This is an article in the Journal of Contemporary History, October 2010, p. 812-843.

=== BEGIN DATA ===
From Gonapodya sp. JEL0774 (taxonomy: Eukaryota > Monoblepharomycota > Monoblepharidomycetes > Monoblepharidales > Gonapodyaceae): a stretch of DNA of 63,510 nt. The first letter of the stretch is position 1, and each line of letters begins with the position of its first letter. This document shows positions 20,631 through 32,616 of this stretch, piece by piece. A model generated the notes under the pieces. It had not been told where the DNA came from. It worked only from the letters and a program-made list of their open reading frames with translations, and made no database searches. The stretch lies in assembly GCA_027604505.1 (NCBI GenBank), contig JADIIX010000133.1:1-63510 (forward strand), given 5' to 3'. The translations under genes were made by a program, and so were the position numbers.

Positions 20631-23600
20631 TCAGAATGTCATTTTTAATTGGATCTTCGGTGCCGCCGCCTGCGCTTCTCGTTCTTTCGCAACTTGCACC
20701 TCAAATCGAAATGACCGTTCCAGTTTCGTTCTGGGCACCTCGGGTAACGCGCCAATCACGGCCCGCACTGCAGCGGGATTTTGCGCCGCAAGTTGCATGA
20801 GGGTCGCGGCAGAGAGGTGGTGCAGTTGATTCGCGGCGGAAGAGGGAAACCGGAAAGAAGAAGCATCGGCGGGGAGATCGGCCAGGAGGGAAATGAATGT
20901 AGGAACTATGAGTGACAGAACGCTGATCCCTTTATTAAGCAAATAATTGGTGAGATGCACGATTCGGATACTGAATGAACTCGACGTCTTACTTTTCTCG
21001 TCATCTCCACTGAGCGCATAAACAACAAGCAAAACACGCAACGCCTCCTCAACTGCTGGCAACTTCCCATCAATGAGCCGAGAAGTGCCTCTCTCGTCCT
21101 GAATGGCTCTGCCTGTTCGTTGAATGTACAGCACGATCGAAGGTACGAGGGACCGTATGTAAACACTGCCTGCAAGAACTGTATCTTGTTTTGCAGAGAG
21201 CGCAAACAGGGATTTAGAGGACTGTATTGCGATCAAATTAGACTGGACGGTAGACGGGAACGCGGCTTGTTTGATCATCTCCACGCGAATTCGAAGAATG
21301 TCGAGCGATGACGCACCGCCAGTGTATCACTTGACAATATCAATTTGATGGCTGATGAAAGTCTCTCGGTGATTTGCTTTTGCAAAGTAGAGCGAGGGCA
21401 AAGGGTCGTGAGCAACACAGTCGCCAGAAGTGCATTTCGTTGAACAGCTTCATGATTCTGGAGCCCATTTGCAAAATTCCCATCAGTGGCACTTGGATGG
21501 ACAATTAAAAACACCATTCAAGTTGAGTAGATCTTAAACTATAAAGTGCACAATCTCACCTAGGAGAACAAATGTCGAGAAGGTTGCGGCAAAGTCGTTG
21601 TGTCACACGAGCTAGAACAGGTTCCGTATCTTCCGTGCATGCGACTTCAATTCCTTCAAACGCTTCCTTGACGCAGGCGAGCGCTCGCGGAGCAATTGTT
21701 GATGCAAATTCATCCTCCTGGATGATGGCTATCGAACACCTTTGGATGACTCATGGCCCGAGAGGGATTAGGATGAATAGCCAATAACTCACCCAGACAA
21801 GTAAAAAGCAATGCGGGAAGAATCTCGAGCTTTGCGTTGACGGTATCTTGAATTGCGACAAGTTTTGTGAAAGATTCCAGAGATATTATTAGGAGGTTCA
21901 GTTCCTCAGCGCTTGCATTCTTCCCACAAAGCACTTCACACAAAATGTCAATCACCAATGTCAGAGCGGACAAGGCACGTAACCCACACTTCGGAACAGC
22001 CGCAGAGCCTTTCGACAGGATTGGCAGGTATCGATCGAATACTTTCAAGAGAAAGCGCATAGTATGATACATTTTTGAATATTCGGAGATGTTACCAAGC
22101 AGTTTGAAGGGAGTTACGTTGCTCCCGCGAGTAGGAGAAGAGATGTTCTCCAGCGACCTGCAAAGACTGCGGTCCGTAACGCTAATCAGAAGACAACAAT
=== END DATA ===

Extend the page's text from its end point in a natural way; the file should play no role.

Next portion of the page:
The postwar US federal government spent a decade, initiated two federal treason trials, and dispensed over one million dollars in legal pursuit of John Provoo for his crimes in the Philippines as a POW and as a propaganda agent for the Japanese. In a strange perversion of justice the US attorney even invited to the federal court Provoo’s former captors – Japanese propagandists, military officials and POW guards – to establish his guilt. Why was the US government so keen to pursue and charge a lone second world war POW with treason? What dread did Provoo strike in the hearts of US officials? This article examines how Provoo embodied wartime and postwar American panic concerning East Asia, just as the situation in the region dramatically spiraled out of American control.